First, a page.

The latest figures suggest that the surge in U.S. inflation we’ve been experiencing for the past two years is beginning to taper off. As of June, the consumer price index (CPI) has increased 3% year-on-year, a decrease from May’s 4% rise. To clarify, the CPI measures the rate of change in prices for everyday goods and services over a 12-month period. With the observed decrease in this rate, it’s apparent that the determined rate hikes are progressively reining in inflation.

However, it’s critical to clarify a common misunderstanding: a decrease in the inflation rate does not mean a decrease in prices. Rather, it implies a slowdown in the pace of price increases.

Let’s break down some specific movements:

  • The core CPI, which leaves out food and energy prices, rose by 0.2% month-over-month and 4.8% annually.
  • Food prices saw a modest increase of 0.1% over the month and a more substantial 5.7% increase year-on-year.
  • Energy prices rose 0.6% over the month but have decreased by 16.7% over the year.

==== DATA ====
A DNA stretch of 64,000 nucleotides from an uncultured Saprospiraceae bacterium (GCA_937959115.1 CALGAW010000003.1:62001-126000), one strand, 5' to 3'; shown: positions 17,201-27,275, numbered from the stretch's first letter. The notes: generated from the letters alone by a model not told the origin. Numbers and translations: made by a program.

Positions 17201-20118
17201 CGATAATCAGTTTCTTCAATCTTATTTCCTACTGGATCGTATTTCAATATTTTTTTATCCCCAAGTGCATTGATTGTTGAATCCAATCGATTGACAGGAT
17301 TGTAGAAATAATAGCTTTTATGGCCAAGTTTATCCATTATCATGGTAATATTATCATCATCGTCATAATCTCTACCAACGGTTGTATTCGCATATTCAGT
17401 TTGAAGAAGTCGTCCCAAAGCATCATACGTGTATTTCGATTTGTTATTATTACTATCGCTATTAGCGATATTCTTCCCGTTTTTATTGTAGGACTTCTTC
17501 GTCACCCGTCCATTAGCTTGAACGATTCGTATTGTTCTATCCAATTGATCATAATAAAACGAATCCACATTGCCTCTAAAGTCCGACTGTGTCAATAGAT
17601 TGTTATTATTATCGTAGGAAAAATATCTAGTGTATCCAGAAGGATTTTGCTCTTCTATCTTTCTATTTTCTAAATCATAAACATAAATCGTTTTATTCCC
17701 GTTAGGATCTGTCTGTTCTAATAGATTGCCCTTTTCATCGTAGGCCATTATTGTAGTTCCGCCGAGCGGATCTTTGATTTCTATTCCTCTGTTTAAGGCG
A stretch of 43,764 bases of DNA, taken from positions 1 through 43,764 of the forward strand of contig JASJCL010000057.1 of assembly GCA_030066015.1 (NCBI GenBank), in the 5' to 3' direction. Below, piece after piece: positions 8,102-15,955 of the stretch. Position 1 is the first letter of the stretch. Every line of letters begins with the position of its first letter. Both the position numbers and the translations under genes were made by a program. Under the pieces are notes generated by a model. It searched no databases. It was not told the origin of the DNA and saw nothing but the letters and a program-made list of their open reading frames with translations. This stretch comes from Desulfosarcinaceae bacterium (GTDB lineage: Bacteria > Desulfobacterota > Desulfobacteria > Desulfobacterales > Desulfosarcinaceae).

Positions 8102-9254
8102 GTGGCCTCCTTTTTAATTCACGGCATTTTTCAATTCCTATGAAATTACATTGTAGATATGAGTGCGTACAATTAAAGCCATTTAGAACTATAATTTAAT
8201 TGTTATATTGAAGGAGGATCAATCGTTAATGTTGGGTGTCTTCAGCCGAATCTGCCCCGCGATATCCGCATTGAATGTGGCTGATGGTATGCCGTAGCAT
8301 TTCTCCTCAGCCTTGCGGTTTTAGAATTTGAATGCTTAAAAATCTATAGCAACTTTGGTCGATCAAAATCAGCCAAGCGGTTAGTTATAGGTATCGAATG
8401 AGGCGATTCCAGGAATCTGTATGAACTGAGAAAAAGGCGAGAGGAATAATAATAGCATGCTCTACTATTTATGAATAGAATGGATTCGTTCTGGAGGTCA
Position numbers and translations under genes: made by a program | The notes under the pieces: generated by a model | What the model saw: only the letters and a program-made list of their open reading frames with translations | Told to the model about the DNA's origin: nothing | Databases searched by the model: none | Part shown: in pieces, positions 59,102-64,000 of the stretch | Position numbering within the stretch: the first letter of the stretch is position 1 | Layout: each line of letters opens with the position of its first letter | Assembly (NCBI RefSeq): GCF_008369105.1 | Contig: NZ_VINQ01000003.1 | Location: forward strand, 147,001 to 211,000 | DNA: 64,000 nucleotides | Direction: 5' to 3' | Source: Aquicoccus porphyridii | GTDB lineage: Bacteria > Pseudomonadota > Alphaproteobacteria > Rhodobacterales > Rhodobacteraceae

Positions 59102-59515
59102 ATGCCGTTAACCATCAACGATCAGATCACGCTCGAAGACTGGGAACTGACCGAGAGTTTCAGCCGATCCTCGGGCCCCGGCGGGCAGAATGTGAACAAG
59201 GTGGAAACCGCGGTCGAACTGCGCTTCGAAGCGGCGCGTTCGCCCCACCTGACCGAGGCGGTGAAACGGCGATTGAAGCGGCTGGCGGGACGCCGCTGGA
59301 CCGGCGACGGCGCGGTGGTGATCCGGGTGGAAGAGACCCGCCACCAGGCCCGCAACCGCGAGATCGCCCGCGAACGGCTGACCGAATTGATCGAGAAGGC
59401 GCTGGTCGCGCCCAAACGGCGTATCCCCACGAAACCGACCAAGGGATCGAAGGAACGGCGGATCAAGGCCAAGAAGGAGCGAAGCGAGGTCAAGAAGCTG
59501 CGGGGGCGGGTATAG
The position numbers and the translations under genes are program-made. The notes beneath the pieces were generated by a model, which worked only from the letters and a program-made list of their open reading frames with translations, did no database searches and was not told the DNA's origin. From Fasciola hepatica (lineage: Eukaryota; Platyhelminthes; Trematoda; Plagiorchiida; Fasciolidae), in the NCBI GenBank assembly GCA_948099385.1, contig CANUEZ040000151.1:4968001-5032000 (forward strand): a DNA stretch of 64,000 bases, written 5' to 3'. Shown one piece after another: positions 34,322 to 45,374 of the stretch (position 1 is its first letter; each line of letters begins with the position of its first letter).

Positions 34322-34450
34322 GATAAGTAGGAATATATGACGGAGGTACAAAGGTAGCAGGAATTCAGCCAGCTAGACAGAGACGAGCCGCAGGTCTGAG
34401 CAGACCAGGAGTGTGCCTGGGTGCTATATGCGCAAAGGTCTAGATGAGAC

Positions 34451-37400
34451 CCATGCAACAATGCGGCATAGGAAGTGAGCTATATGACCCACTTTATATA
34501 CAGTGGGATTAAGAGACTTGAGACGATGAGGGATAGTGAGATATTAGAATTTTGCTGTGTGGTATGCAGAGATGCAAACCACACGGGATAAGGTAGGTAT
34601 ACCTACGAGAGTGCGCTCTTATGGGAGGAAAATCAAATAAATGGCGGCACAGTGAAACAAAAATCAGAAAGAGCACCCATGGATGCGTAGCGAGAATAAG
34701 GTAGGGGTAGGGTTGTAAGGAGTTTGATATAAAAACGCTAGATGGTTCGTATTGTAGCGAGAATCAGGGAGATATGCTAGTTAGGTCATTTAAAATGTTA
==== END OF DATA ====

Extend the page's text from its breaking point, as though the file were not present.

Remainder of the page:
• Housing costs are persistently climbing, marking a 0.4% monthly increase and a 7.8% increase since June 2022.

In the context of a high-interest-rate environment, the U.S. economy demonstrated resilience in June, adding 209,000 jobs. Wages also trended upward, rising 4.4% compared to last year, while unemployment decreased to 3.6%.

As the CPI percentage continues to exceed the Federal Reserve’s 2% target and the labor market remains robust, it is anticipated that the Federal Reserve will continue to raise rates again this year. Projections from the CME FedWatch Tool, which assesses market expectations of future Federal Reserve interest rate changes, predicts a 99.8% likelihood of an increase at the upcoming meeting. This could be followed by a pause in rate increases, with a potential rate cut forecasted as early as the fourth quarter of this year or early 2024.

Looking forward, we’ll be keeping a keen eye on the upcoming economic data and Q2 earnings reports to better understand the economic and inflation trajectory. We recommend tracking the University of Michigan’s Consumer Sentiment Index reading for July, the US Census Bureau’s June Retail Sales report, and the quarterly financial reports from leading companies.

As always, we’re here to support you. Should you have any questions or wish to discuss your finances, please don’t hesitate to call our office at (435)773-9444.


  1. CPI June 2023: Inflation rose just 0.2%, less than expected as consumers get a break (
  2. Inflation cooled significantly in June, bringing price hikes close to normal levels – ABC News (
  3. 5 things to know about July’s CPI | WFLA


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